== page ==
MIAMI (CBSMiami) — September 11, 2001, strikes an emotional chord for many people, not only for the families of nearly 3,000 innocent victims who perished that fateful day, but also for the journalists who rushed out to begin covering the story that changed America forever.
“We were told to head to the airport and catch a plane and go to New York,” recalled CBS4 photojournalist Manny Alvarez. “When we got to the airport. There were no flights. I called the newsroom and they told me to start driving. From there, we never made it to New York, we ended up in DC at the Pentagon. But we stayed there for three weeks doing live shots from a gas station.”READ MORE: ‘Treating Those Immigrants Like Dogs’: North Miami Mayor Sickened By Images Of Border Patrol Agents Using Whips To Corral Haitian Immigrants
It’s been twenty years since terrorists flew two planes into the World Trade Center and it played out on live TV.
“I see a rash of people running over to the TV area of Kmart. And I ran over, and I was thinking, wow, maybe there’s more pictures of the incident,” said CBS4’s Lisa Petrillo. “And as we’re standing there talking about how sad this was, the second plane hit.”
The terrorist attacks and the ensuing chaos played out before smartphones and social media; This story unfolded primarily on television.
“I was covering the Latin Grammy Awards in California, all these entertainment reporters, all of a sudden became hardcore news reporters. They’re talking about the one of the most horrific crimes in America,” said CBS4 photojournalist Rafael Murciano.
CBS4’s Ted Scouten was quickly called into action.READ MORE: ‘Such A Demonic Spirit’: 70-Year-Old Man Stabbed In Random Attack At Miramar Plaza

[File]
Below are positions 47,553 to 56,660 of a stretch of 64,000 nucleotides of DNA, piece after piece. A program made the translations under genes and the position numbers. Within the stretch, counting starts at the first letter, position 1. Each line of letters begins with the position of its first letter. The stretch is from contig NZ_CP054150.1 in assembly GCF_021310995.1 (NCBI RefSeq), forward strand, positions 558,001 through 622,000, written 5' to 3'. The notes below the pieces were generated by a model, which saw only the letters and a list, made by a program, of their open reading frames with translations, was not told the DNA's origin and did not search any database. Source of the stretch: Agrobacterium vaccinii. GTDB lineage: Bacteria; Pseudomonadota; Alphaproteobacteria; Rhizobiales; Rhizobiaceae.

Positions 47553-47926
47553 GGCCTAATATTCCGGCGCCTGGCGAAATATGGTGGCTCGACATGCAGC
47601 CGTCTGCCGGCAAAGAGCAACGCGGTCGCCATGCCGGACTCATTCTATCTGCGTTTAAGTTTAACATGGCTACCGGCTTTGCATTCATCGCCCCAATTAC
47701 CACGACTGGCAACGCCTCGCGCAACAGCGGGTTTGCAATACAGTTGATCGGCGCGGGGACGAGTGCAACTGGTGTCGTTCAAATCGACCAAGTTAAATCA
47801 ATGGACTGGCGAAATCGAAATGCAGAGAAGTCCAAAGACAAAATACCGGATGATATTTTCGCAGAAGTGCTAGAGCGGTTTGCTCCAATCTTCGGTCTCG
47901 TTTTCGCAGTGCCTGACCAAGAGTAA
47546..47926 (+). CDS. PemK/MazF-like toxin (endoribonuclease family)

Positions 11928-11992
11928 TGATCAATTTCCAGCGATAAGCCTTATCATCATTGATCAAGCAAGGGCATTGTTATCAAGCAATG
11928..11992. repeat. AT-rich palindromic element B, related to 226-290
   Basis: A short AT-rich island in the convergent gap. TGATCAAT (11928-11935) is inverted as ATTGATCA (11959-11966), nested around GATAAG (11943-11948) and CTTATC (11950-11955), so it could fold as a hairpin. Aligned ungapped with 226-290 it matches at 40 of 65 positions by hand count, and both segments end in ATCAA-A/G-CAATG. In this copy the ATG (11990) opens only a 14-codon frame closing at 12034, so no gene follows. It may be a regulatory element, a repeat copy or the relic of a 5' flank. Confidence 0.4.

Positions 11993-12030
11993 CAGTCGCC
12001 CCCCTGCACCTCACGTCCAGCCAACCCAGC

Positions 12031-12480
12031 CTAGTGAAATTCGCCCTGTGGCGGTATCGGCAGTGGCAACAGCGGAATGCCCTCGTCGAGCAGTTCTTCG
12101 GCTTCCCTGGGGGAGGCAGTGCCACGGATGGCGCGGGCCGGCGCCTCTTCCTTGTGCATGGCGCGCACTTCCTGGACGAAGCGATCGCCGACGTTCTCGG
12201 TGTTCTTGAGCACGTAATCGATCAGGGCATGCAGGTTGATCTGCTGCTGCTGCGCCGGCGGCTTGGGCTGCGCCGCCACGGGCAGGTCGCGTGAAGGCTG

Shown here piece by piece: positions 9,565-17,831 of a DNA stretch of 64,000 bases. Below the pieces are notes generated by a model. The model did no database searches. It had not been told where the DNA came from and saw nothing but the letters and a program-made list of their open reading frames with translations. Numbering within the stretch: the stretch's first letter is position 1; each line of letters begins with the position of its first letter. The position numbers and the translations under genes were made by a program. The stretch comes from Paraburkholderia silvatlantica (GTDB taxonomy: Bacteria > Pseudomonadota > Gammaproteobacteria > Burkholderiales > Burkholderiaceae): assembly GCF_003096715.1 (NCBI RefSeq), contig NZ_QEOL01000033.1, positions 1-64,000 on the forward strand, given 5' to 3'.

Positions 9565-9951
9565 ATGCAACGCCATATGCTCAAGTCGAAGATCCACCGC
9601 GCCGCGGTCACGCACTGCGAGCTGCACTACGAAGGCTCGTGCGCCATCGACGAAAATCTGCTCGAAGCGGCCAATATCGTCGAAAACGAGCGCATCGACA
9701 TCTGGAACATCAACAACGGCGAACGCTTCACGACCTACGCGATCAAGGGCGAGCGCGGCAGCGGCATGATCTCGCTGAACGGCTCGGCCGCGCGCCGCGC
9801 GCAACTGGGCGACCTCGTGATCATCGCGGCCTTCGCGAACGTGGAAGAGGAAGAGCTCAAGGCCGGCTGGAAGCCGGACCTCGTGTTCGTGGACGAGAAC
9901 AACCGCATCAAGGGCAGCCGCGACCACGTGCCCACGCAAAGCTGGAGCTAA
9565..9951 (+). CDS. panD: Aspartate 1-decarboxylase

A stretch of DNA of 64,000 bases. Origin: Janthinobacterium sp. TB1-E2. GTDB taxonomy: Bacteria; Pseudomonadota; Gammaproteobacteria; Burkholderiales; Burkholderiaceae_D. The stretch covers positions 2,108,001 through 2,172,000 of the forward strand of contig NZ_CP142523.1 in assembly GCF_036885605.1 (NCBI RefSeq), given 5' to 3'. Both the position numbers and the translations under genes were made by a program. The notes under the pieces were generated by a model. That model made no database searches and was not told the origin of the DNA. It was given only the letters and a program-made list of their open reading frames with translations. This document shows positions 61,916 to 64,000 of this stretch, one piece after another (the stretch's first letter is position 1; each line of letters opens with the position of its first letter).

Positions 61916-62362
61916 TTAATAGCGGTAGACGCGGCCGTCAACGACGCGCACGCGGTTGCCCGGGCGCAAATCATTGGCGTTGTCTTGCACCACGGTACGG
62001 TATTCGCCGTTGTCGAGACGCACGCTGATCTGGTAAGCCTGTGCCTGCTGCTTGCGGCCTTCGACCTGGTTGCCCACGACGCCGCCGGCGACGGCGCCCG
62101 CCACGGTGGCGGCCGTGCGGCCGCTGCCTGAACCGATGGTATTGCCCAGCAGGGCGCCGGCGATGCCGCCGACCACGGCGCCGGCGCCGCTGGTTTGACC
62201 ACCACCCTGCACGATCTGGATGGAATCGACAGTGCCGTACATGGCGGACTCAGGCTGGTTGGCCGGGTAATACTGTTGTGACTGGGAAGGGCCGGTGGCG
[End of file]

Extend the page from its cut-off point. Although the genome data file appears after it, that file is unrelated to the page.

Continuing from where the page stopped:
“I saw the plane hit the first tower and at that moment, I called the station and said, you know, ‘what are we doing?’” It was less than two hours later, I was on the road, heading up to New York City. It took us 26 hours to get there. The thing that really stands out is as we were driving on I-95, I saw the signs on the road saying, ‘New York City closed,’ which was really ominous,” recalled Scouten.
“I have a habit of watching the morning news to see what type of stories I’m going to have that day. And I remember smoke coming out of the Trade Center and I thought it was a small plane and they thought they thought it was a small plane. But then when they started showing other camera angles and it was a huge plane that went in,” said CBS4 photojournalist Abel Castillo.
While we now know the attacks were planned by al Qaeda leader Osama bin Laden, it did take a while to figure it out.
“Back then trying to sort it out and put it all together, and being a news person and so on, okay, you know, what’s this all about? What’s the motivation here? And it took a while to figure out that somebody or a group of people had stolen some airplanes and crashed into those buildings. In America where we value life, is sort of out of out of context for us. You don’t crash airplanes into buildings and kill a lot of people, that’s just not part of us,” said CBS4’s Hank Tester.
The tragedy unified America.MORE NEWS: Florida Cabinet Approves 13-Mile Extension Of Dolphin Expressway
“Every time I hear the national anthem, I actually get teary eyed,” said Ted Scouten. “That didn’t happen before, it was after 9/11. And it just as awful as it was what happened in New York that day. I think it brought out a lot of patriotism that’s lasting pretty much for all Americans.”